Introduction Association Workshops Publications

Guided Self-Organisation


 

Examples of self-organising systems can be found practically everywhere: a heated fluid forms regular convection patterns of Bénard cells, neuronal ensembles self-organise into complex spike patterns, a swarm changes its shape in response to an approaching predator, ecosystems develop spatial structures in order to deal with diminishing resources, and so on.

Typically, self-organisation (SO) is defined as the evolution of a system into an organised form in the absence of external pressures. SO within a system brings about several attractive properties, in particular, robustness, adaptability and scalability. In the face of perturbations caused by adverse external factors or internal component failures, a robust self-organising system continues to function. Moreover, an adaptive system may re-configure when required, degrading in performance “gracefully” rather than catastrophically. In certain circumstances, a system may need to be extended with new components and/or new connections among existing modules — without SO such scaling must be preoptimised in advance, overloading the traditional design process.

One may ask whether it is possible to guide the process of self-organisation towards some desirable patterns and outcomes? Over the last decade, it has become apparent that this question can be rigorously formalised across multiple domains, leading to the emergence of a new research field: Guided Self-Organisation (GSO).

In general, Guided Self-Organisation attempts to reconcile two seemingly opposing forces: one is guiding a self-organising system into a better structured shape and/or functionality, while the other is diversifying the options in an entropic exploration within the available search space. At first glance, these two alternatives may even appear irreconcilable in principle, given an apparent contradiction between the concepts of guidance (implying control) and self-organisation (implying autonomy). However, the resolution of this paradox capitalises on the distinction between the concepts of “control” and “constraint”: rather than trying to precisely control a transition towards the desirable outcomes, one puts in place some constraints on the system dynamics to mediate behaviors and interactions.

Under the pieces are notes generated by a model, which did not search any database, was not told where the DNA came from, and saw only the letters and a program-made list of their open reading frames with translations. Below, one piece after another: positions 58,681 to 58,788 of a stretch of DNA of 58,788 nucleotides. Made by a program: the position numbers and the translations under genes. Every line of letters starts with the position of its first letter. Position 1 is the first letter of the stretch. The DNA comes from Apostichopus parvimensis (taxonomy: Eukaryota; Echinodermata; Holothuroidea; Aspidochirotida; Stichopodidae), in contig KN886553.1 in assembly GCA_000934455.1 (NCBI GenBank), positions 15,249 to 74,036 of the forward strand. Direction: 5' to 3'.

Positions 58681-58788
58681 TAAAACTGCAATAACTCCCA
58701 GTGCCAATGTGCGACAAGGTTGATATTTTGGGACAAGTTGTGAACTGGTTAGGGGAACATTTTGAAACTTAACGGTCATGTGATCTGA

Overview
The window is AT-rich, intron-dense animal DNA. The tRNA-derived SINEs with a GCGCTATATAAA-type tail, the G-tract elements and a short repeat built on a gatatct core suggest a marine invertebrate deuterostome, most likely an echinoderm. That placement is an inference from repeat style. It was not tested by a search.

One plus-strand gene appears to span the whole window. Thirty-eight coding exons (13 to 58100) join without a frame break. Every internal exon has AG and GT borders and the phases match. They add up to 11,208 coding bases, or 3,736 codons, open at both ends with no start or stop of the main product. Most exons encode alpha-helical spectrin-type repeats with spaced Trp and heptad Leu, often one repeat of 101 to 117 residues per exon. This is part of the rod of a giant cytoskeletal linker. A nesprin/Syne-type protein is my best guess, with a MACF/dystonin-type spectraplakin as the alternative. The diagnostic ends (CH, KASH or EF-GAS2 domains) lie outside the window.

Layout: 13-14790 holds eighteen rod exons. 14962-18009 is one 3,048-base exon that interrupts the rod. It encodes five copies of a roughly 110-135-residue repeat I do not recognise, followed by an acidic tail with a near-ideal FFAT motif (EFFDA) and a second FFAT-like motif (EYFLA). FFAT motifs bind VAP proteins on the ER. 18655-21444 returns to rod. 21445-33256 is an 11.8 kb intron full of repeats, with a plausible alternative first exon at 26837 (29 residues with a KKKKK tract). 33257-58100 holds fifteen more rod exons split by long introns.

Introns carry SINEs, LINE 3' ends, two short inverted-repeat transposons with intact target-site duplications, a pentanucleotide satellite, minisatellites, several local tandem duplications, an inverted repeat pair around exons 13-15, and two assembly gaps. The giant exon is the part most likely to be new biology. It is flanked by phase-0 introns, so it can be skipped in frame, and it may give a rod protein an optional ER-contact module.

Thermodynamically, a spontaneous increase in order produced by the interactions of elements within a complex system must be offset by production of entropy which, broadly speaking, can be understood as a decrease in order. Thus, Guided Self-Organisation (GSO) attempts to harness the order-inducing potential of self-organisation by guiding the system towards a desired regime or state, while "exporting" the entropy to the system's exterior.

Thus, the main challenge faced by designers of self-organising systems is how to achieve and control the desired dynamics. Erring on the one side may result in over-engineering the system, completely eliminating emergent patterns and suppressing an increase in internal organisation with outside influence. Strongly favouring the other side may leave too much non-determinism in the system’s behaviour, making its verification and validation almost impossible.




Recent GSO trends are discussed in several publications.

GSO International Workshops are regularly organized by The International Association for Guided Self-Organization (TIA-GSO).

An e-mail list discussing topics and announcing news in GSO:

  • To join please please send an email
  • The e-mail address for the list itself is   idso-csiro  at  lists.csiro.au